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Understanding the Dark Side of Human Nature  By  cover art

Understanding the Dark Side of Human Nature

By: Professor Daniel Breyer,The Great Courses
Narrated by: Professor Daniel Breyer
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Publisher's Summary

Hardly a day goes by that we don’t hear about someone committing a violent, reprehensible, even evil, act. And each time it happens, before we know anything about the circumstances, we are already sure of one thing: We are nothing like that perpetrator. But how can we be so sure? After all, we are all human. 

In Understanding the Dark Side of Human Nature, Professor Daniel Breyer takes us on a fascinating philosophical journey into many of the deepest and darkest questions that have engaged humanity for millennia. The dark side of our nature is our mysterious and fragile underbelly - our negative, but all too human, side. For many of us, it may be easier to simply avoid looking into the darker aspects of ourselves and our world - the suffering we see everywhere around us, from real world events to the entertainment we consume. But the truth is, if we don’t face the totality of what it means to be human, we can never fully understand ourselves or fully appreciate our deep desire for meaning and purpose in our lives. 

Thinkers from across the world and in many different eras have considered the dark side of human nature, and that’s why this course will adopt a cross-cultural approach, investigating perspectives from many different traditions - Hindu, Buddhist, Christian, and secular. This cross-cultural approach will help you see humanity as fully as possible from many perspectives, better allowing for progress toward finding answers that can apply across cultures and times.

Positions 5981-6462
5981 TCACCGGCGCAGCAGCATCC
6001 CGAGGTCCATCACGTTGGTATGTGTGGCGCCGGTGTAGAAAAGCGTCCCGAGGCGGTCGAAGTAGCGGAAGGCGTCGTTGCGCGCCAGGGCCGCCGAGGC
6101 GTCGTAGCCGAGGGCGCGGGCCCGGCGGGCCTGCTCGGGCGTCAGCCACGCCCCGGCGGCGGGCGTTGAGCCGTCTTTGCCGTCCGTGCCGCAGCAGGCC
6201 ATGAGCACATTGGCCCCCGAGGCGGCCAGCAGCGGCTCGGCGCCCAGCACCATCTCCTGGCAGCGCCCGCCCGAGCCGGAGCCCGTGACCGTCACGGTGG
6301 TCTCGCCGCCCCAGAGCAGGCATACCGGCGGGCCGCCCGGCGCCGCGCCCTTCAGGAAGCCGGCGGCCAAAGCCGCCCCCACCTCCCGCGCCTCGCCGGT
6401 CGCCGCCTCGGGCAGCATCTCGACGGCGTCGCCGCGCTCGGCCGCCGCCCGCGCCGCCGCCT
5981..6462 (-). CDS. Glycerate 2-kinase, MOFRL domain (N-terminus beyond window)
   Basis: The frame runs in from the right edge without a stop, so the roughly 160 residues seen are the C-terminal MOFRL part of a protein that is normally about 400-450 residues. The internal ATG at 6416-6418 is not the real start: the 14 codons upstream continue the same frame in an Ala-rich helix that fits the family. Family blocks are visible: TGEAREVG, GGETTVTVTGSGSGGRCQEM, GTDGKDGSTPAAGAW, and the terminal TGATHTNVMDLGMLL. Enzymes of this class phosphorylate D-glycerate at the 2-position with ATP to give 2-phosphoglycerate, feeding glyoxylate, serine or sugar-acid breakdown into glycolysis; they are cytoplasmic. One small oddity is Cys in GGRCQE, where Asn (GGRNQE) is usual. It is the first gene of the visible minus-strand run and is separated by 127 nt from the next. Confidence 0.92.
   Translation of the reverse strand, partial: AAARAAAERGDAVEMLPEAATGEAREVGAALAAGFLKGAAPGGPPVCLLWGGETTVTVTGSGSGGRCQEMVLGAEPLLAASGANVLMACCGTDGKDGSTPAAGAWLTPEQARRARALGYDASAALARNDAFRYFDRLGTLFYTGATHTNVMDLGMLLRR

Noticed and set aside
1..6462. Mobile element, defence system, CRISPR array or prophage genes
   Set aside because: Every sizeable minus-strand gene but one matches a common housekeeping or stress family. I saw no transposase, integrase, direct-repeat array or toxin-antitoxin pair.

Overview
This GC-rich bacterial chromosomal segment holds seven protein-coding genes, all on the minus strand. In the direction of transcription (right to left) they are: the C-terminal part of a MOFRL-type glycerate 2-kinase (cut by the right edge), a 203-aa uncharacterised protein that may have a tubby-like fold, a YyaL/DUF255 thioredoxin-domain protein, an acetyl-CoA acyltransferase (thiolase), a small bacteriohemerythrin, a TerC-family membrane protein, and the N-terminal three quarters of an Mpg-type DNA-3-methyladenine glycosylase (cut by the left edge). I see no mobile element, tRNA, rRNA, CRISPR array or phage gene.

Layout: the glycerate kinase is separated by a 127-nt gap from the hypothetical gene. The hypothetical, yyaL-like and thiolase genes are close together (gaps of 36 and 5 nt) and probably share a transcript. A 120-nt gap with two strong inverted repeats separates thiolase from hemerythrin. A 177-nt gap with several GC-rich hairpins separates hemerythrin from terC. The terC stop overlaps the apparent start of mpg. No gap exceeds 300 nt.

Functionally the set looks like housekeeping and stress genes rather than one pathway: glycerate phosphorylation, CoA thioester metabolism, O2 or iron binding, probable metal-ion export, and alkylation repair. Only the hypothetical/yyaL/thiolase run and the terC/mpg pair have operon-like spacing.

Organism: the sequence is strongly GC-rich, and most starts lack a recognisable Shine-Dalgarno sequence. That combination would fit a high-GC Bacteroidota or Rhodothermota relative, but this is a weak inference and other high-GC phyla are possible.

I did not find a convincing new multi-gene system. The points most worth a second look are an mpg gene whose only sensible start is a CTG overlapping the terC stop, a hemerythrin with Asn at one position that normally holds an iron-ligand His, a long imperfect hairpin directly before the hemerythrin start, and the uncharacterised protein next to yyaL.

This course is fueled by the power of questions, one of philosophy’s most potent tools. Some are questions we have all asked ourselves: Why do so many people commit violence against others, why is there so much suffering in the world? Professor Breyer provides some fascinating potential answers to many of our darkest questions. 

PLEASE NOTE: When you purchase this title, the accompanying PDF will be available in your Audible Library along with the audio.

©2019 The Great Courses (P)2019 The Teaching Company, LLC

What listeners say about Understanding the Dark Side of Human Nature

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A Great Cross-Cultural Conversation

This is an absolutely fantastic course! What makes the course especially compelling is that it asks us to engage in a great conversation with thinkers of all kinds from many different intellectual traditions about some really fascinating topics. The professor asks us to think for ourselves while presenting interesting ideas, thought-provoking arguments, and intriguing scientific studies. The lectures also tell captivating stories that helped me understand even the most challenging and abstract material. I would give the course my highest recommendation!

Some reviews suggest that the course is on "old religious ideas" or that it's not as described or that it's really just on Buddhism and Hinduism. Some reviews have even complained that the course is on philosophy! These claims are all deeply puzzling to me. They are also all inaccurate. The course is, as described, a cross-cultural philosophical exploration of the dark side of human nature. As such, it engages with many different philosophical traditions, including a lot of contemporary philosophy, but what's actually surprising is how much the course engages with contemporary work in cognitive science, social psychology, and evolutionary psychology. The course is like nothing I've ever encountered in my studies. It is, as another reviewer put it, "a remarkable achievement.'

149 people found this helpful

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Superb Course!!

This is a superb course, one of the very best from TGC! Before evaluating the quality of the lectures, consider the challenge of creating a course with such scope. This is not a typical university course with a well-established, standard curriculum. It is an unusual and challenging topic requiring considerable originality and creative content choices. Dr. Breyer has done a remarkable job, relying on his impressive breadth of training in the Classics, the history of philosophy from the stoics to contemporary philosophy (including ethics and philosophy of moral psychology), religious traditions including Christianity, Taoism, Hinduism and Buddhism, and a great deal of recent research in cognitive psychology. It would be much easier (and more superficial) to create a laundry list of different kinds of social deviants (as one critical reviewer suggested) resulting in a catalog of “criminal profiles.” Instead, Breyer has taken on the more substantive task of understanding the role of evil in all dimensions of human existence, not just in the criminally insane (although he addresses this), but also in each one of us.